PhD Studentship: The Role of Biodiversity in Ecosytem Resilience to Climate Change

University of Exeter - Mathematics Department

The University of Exeter and the University of Queensland are seeking exceptional students to join a world-leading, cross-continental research team tackling major challenges facing the world’s population in global sustainability and wellbeing as part of the recently launched QUEX Institute.

The student will have the chance to study in the UK and Australia, and will graduate with a double degree from the University of Exeter and the University of Queensland.

Find out more about the PhD Studentship via

Academic Supervisors

Prof Peter Cox (University of Exeter)

Prof Peter Mumby (University of Queensland)

Project description

Ecosystems are under increasing pressure from climate change, climate variability, and direct human disturbance. This is especially the case in high-diversity tropical ecosystems, such as coral reefs and tropical forests. It has been widely-accepted that biodiversity confers additional resilience by including a wide-range of functional and genetic characteristics, each of which can ‘step-up’ and become more prevalent should conditions change. In this way, greater biodiversity is expected to imply a greater ability of ecosystems to adapt to emvironmental change. However, the mechanism for this adaptive capacity is essentially a change in the species composition of the ecosystem, and that process depends on the characteristic lifetime of the species involved. We might therefore expect the importance of diversity for the resilience of ecosystems  to depend on the lifetime of the key species.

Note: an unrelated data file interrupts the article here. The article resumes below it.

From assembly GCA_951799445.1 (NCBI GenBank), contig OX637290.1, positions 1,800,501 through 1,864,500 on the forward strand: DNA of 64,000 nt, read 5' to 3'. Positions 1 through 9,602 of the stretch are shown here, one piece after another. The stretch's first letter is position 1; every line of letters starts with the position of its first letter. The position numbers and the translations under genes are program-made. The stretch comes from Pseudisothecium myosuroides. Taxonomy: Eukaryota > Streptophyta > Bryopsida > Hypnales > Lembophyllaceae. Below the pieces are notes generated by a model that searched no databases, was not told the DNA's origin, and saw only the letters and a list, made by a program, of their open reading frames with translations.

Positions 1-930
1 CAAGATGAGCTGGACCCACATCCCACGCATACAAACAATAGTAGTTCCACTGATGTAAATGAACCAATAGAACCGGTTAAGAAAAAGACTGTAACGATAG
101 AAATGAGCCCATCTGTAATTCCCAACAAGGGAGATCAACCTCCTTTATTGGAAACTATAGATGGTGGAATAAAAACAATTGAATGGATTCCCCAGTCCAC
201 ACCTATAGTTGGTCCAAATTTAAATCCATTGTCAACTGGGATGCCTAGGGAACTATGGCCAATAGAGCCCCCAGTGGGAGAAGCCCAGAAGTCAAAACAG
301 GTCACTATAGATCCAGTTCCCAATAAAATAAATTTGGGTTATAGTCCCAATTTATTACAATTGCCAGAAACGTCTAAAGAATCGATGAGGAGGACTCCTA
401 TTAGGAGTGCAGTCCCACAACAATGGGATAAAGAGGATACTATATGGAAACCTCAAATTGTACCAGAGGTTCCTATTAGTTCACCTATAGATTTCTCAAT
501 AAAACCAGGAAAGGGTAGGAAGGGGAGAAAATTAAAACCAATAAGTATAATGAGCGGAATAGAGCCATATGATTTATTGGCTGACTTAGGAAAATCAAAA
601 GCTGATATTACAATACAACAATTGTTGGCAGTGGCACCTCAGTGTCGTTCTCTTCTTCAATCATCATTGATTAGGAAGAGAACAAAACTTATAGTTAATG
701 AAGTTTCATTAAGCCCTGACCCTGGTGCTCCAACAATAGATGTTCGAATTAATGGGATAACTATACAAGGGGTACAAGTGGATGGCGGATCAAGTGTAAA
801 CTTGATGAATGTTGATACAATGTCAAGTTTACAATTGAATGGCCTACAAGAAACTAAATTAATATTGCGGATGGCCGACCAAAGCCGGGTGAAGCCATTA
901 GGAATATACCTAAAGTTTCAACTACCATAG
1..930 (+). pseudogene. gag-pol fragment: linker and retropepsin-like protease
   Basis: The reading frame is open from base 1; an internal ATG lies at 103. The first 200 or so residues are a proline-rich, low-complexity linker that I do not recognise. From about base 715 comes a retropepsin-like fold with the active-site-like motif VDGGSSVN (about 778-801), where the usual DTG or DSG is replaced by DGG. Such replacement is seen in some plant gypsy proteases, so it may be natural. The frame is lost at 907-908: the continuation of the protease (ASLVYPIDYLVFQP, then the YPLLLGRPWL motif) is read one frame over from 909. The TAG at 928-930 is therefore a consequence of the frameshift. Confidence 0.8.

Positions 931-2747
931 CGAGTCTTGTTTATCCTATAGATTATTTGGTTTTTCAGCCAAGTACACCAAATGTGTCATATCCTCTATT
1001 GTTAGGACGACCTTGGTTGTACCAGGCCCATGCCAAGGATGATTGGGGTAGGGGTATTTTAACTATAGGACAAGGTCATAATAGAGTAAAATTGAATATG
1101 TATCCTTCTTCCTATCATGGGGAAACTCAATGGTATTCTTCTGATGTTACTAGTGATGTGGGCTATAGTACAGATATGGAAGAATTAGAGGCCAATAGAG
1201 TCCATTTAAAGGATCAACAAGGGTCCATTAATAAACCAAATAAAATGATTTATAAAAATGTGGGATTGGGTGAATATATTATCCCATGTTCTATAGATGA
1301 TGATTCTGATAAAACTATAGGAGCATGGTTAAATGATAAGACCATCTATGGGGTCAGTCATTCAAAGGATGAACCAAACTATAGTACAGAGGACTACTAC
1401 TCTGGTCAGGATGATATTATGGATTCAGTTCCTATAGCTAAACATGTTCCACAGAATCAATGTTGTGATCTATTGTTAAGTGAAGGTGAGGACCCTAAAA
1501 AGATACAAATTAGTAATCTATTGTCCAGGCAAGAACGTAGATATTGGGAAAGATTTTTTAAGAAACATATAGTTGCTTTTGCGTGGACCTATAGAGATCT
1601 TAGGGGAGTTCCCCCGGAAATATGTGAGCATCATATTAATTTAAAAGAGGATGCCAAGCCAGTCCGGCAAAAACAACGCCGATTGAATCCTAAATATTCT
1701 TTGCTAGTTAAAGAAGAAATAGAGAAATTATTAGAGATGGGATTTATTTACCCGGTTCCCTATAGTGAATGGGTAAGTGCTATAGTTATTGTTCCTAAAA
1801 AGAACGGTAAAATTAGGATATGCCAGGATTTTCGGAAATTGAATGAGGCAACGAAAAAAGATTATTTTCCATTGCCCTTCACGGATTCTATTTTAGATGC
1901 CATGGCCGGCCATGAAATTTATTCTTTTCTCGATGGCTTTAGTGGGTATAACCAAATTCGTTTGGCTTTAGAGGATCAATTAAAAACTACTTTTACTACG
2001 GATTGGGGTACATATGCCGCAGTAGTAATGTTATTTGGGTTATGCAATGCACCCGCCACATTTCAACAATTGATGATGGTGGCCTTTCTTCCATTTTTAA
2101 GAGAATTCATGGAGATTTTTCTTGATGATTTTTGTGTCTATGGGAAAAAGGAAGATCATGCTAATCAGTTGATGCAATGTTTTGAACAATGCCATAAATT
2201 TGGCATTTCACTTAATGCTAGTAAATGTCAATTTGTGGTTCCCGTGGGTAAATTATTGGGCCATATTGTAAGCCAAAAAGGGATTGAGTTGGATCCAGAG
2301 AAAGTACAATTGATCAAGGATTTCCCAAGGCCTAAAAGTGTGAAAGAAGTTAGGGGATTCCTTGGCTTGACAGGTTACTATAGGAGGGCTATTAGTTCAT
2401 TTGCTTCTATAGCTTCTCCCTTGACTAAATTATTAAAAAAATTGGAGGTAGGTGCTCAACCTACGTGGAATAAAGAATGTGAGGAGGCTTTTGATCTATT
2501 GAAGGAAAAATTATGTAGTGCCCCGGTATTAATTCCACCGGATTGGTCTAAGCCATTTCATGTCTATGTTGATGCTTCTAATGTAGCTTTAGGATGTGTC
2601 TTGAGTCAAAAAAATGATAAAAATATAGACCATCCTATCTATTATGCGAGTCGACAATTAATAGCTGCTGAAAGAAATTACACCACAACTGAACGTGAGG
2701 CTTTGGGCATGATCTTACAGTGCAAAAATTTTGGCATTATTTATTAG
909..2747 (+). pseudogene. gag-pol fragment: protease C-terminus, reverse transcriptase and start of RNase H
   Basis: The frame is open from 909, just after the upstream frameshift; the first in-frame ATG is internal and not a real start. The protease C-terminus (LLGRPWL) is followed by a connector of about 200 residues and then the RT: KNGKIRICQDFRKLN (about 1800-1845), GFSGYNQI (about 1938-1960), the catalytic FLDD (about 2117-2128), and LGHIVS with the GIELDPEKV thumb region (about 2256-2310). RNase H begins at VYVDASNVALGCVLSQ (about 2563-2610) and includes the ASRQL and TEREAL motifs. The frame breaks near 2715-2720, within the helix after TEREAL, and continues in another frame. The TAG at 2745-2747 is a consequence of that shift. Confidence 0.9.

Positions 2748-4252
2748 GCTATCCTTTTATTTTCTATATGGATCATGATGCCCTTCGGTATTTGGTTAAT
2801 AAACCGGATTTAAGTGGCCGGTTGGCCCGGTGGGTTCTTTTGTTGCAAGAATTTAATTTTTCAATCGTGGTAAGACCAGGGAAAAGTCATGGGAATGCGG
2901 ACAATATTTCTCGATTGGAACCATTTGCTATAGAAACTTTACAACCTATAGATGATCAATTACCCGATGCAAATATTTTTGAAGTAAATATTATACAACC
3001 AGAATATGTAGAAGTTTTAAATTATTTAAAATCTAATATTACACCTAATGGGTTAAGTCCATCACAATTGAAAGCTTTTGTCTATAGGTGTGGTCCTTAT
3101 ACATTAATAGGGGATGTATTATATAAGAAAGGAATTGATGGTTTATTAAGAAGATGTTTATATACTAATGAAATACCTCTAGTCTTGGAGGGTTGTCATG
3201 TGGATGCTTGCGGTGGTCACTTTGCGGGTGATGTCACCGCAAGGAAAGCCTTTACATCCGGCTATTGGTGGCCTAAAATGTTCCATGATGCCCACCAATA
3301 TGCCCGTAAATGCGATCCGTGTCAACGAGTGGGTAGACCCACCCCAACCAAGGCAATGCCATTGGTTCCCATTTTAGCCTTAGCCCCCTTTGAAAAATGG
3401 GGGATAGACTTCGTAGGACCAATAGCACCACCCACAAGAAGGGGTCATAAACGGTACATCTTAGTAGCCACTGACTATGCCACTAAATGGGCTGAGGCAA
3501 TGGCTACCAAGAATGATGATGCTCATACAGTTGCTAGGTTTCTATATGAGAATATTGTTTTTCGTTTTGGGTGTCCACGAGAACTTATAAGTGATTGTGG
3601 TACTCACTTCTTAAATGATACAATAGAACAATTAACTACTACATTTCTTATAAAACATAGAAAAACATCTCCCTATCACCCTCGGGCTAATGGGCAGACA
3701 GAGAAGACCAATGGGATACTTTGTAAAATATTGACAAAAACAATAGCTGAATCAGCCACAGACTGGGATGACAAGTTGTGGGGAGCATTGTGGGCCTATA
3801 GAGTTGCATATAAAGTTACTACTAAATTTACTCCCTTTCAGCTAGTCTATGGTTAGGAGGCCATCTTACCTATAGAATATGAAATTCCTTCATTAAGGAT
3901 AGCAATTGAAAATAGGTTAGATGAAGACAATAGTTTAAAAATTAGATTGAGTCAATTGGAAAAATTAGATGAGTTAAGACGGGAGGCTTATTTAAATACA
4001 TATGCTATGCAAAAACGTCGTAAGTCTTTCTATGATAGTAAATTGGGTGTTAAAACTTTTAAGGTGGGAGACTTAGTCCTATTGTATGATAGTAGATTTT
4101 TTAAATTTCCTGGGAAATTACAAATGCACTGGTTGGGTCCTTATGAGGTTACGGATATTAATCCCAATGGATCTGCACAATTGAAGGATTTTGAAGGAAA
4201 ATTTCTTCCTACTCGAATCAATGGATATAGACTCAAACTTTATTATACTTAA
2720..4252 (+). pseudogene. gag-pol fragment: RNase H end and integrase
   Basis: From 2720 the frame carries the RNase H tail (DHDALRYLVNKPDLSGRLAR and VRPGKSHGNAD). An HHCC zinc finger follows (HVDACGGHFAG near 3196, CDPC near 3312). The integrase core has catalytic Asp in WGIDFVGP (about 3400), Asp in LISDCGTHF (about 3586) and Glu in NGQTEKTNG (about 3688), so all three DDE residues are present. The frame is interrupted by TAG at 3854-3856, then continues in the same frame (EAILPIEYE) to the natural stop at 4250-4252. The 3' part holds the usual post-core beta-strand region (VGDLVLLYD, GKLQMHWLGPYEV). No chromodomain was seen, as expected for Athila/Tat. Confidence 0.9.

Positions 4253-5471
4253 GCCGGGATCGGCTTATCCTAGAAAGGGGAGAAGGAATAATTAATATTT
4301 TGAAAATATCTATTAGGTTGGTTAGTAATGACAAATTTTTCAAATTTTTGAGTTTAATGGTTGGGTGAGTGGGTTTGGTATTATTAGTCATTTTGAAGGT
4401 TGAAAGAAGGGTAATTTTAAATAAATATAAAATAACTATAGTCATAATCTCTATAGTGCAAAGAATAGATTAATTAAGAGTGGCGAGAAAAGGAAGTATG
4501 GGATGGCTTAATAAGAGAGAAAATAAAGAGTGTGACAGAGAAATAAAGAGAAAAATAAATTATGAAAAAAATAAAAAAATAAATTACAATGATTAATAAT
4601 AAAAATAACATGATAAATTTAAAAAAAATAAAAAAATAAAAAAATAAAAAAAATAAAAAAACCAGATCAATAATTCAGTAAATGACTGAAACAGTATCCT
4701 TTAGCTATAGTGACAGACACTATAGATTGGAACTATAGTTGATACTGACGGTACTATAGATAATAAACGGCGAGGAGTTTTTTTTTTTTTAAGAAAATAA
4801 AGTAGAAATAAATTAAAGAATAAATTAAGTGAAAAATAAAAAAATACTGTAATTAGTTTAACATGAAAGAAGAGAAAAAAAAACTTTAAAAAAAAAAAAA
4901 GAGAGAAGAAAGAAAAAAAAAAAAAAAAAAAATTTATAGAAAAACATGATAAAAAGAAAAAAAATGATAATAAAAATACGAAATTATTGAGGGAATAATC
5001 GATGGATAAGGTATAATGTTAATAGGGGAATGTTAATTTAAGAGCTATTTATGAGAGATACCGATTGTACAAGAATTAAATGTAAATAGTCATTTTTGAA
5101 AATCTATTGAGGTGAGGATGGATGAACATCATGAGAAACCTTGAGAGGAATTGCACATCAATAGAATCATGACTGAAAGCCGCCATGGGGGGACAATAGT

This PhD project will model the role of biodiversity in ecosystem resilience to climate change, constrasting tropical forests for which the primary producers are very long-lived trees, and coral reefs for which the primary producers are short-lived phytoplankton and algae. The motivating question for the PhD project will be : ‘What is the role of biodiversity in ecosystem resilience to climate change, in both tropical forests and ecosystems?’. It will combine the respective expertise of the primary supervisors in modelling tropical forest responses to climate change (Cox), and in understanding the response of coral reefs to environmental stressors (Mumby). In addition, this PhD would build-upon a very successful previous PhD studentship co-supervised by Cox & Mumby (Lester Kwiatkowski) which yielded a number of high-profile papers, including two in Nature journals:

Kwiatkowski L, Cox PM, Economou T, Halloran PR, Mumby PJ, Booth BBB, Carilli JE, Guzman HM (2013) Caribbean coral growth influenced by anthropogenic aerosol emissions. Nature Geoscience, 6, 362-366.

Kwiatkowski L, Cox P, Halloran PR, Mumby PJ, Wiltshire AJ (2015) Coral bleaching under unconventional scenarios of climate warming and ocean acidification. Nature Climate Change, 5, 777-781.

Full tuition fees, stipend of £15,000 p.a, travel funds of up to £15,000, and RTSG of £3,000 are available over the 3 year programme

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